Ramadan traditions are great, but staying alive comes first.
When Morocco implemented a COVID-19 lockdown on March 20, some were sure, and others hoped, that life would return to normal by Ramadan. Last week, when the government extended the lockdown until May 20, my sister turned to me and said, “Huh, we won’t be going out with the girls after breaking fast this year!” That is when it dawned on me that lockdown will break a tradition I have upheld, like so many Moroccans, since I was 15 years old.
As it turns out, girls’ nights out is only one in a list of traditions that the lockdown will interrupt this Ramadan.
Throughout the entire year, nightlife options in Morocco are limited to pubs, nightclubs, and the very few restaurants that stay open until 11 p.m. Morocco’s restaurant scene is an entirely different experience during Ramadan.
For one, virtually all restaurants and cafes stay open until dawn. With cafes closed during the day because of the fast, nighttime, after the ‘Ishaa’ prayer, becomes the service industry’s workday. The hospitality itself does not particularly change, but the atmosphere is marked by a unique bliss.
For an entire month, it becomes a shared culture to go out at night and stay out until dawn. The clients at cafes and restaurants are families, friends, and couples looking for a nice cup of coffee to complement their conversations or games of cards. Ramadan presents quite a change of scenery from the usual youngsters in search of parties.
I will honestly admit I am a proud partying youngster myself, but I feel it would be lovely to have the option of nighttime family outings all year long. As it turns out, neither are an option during a global pandemic.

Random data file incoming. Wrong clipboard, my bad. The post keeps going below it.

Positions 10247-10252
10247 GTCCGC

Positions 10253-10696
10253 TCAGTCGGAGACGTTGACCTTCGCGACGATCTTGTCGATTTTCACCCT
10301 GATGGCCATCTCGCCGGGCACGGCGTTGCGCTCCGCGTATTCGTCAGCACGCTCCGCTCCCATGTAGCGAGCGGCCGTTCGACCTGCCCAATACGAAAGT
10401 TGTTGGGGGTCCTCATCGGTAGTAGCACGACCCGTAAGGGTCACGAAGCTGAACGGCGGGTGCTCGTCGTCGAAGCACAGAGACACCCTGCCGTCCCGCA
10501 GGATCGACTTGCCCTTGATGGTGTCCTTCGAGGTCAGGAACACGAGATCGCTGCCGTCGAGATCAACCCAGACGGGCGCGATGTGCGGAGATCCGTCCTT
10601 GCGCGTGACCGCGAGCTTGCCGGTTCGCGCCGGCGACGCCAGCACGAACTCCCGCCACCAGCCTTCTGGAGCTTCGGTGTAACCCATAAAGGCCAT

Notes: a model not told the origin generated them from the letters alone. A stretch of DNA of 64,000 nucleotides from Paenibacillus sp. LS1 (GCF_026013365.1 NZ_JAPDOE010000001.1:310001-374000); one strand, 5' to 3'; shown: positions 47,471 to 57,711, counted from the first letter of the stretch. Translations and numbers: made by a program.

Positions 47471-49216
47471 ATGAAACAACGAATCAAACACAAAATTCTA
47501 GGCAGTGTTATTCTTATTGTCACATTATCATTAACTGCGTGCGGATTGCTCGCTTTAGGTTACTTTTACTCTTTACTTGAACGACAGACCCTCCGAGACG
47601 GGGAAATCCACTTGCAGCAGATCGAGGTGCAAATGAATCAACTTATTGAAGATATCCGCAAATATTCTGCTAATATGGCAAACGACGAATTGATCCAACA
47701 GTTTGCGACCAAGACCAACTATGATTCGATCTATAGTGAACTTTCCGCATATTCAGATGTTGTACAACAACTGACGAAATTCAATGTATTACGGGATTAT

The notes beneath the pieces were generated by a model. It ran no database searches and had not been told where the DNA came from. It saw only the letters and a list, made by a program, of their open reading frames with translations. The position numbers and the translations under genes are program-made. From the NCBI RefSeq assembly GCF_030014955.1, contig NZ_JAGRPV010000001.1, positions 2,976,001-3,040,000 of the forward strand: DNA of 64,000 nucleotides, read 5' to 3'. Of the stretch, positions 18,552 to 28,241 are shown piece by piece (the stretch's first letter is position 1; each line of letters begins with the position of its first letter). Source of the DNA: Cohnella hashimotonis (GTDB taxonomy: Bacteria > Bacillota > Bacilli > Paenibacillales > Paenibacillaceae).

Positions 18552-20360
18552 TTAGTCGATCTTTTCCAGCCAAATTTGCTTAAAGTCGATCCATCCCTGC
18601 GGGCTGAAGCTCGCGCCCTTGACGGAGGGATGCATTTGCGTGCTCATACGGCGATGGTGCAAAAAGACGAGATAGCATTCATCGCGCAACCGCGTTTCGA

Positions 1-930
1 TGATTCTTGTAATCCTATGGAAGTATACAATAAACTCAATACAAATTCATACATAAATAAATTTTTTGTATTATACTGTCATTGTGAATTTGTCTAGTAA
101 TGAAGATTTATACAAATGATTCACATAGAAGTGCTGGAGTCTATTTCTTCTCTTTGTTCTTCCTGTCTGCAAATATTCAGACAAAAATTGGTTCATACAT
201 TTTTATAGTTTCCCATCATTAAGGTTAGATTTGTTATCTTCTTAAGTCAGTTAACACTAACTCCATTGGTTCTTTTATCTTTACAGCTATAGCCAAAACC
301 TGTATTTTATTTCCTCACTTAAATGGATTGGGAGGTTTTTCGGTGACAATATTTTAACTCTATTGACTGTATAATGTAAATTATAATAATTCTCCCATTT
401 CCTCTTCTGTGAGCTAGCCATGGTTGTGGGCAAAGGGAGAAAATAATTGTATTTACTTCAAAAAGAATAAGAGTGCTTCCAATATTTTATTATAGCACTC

Large family gatherings
Ramadan teaches many beautiful lessons. To cite a few, observers are reminded to care for the less fortunate, to cherish their own blessings, and reach out to their loved ones.
At least once a week during the Muslim holy month, Moroccans visit their families and loved ones to break fast.
The lockdown is, with reason, trying to minimize physical interactions and social mingling. This Ramadan, driving out of the city to break fast with grandparents and cousins does not seem like an option. It is unfortunate and seemingly not in line with the Ramadan spirit, but at least grandpas and grandmas will be safe.
The religious relationship between believers and their creator is a continuous and lifelong work in progress. There is no optimal time to start nurturing the relationship, from a divine perspective. Still, Ramadan provides Muslims with a strong support mechanism to pursue such a goal, and one aspect of this support is the unity in attending mosques.
Mosques witness a surge in devotees during Ramadan, especially during night prayers. Often roads near mosques are blocked. I remember my mom taking me with her during the first Ramadan I fasted. We went early and picked a spot on the mosque’s rooftop to feel the breeze. It was intriguing, exhausting, and soothing. To think that this Ramadan will go by without similar prayers seems so unorthodox.
Practicing Muslims can still find comfort in praying from home with their loved ones. After all, God is everywhere.
The lockdown is meant to safeguard individual and public health, but that does not make missing out on Ramadan traditions any less saddening. The good news is that if we all stay safe at home this Ramadan, we will have many more years to come to celebrate our beloved traditions.